You are invited to attend the 2015 Midwest Magic History Weekend in beautiful Marshall, Michigan. Take a step back in time in a town where yesterday lives today.
Marshall is home to the American Museum of Magic: the nation's only public museum dedicated to American magic history. Attendees of the weekend will receive a special behind-the-scenes tour featuring rare museum artifacts and the incredible research library that is not open to the public.
In addition, the  3 days will be filled with speakers on a variety of historical magic subjects; a private day tour to Colon, Michigan, "The Magic Capital of the World" and home to Abbott's Magic Company that has been creating wonders since 1934. The day in Colon also includes lunch and a visit to the magician's cemetery and "Blackstone Island," home to the famed illusionist.
Saturday evening features a country-style dinner and a stage show highlighted by rarely-seen wonders including performances of mysteries from the Museum's collection.    
It is a weekend you'll long remember.
(*Note: Schedule and events subject to change.)
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Located midway between Chicago and Detroit, the city of Marshall was established in 1830 and named in honor of Chief Justice of the United States, John Marshall. During the 1800's it was a thriving railroad center.

Today, Marshall is such a store house of 19th century American small town architecture that it has been given status as a National Historic Landmark District.  Notable buildings and attractions include The Governor's Mansion Museum, Grand Army of The Republic Hall Museum, The Honolulu House, Marshall Postal Museum, Schuler's Restaurant, The National House Inn and an entire historic district filled with Victorian-era homes and quaint antique and specialty shops.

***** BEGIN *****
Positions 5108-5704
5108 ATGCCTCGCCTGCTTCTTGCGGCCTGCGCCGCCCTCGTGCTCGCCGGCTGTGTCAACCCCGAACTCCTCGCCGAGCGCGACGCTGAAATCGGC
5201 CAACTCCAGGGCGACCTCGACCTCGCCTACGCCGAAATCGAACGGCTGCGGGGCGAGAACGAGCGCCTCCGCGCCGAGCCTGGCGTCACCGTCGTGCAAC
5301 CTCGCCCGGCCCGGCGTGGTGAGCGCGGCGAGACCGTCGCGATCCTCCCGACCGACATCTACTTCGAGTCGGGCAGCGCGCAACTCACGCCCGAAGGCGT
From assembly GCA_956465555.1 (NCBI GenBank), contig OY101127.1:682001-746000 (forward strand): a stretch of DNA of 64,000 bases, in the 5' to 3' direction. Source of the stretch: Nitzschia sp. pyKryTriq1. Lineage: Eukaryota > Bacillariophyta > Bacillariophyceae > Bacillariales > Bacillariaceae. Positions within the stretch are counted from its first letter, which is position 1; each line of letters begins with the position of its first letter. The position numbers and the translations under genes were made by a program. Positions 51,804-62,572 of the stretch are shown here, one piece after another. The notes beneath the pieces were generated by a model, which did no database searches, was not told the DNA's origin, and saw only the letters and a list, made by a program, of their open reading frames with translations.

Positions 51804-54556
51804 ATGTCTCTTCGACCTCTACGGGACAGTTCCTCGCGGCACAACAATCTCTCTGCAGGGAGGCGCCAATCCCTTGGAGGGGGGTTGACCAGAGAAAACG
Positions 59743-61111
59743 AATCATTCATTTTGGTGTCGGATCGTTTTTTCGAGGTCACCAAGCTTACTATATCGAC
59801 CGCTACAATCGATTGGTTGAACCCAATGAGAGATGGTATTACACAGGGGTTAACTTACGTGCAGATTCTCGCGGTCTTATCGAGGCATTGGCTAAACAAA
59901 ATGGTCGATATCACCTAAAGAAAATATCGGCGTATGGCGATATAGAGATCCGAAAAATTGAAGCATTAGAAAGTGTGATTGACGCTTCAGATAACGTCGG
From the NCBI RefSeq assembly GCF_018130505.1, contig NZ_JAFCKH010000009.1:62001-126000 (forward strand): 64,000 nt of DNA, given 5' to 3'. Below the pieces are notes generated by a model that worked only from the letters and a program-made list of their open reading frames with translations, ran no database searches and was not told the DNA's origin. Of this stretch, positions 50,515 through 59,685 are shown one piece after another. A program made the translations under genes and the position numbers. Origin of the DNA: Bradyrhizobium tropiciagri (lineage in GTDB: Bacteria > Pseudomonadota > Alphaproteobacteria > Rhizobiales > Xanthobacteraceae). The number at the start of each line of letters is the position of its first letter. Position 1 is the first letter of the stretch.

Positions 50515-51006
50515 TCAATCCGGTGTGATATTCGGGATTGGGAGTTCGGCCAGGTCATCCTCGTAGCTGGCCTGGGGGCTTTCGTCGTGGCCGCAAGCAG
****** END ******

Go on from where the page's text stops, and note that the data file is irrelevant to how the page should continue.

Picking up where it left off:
For history buffs of all kinds, a trip to Marshall is truly a trip back in time, yet with all of the 21st century conveniences that travelers expect today.
Marshall is accessible from Interstate Highways 94 and 69.
It is served by airports in Kalamazoo, Grand Rapids and Detroit.

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Opened on April Fool's Day, 1978, the museum was the realization of a dream by Bob and Elaine Lund. The Lund's collection of magic book, props, posters and memorabilia had formerly filled their Detroit-area home. On a weekend excursion, the couple fell in love with Marshall and found the 1869 building - once a bakery - that they spent two years transforming into The American Museum of Magic.

Bob and Elaine were friends to magicians and enthusiasts of the art from around the world. Over a 50 year period, they acquired the artifacts that were displayed in the museum.

During the Lund's lifetimes, the museum was privately operated.  Following their passings, a Board of Directors was established to carry on the Lund's mission of sharing magic history with the public.

Today, the museum continues and thrives, thanks to a dedicated group of volunteers who steward the ever-expanding collection for future generations.

Click to visit the museum website.

Bob Lund

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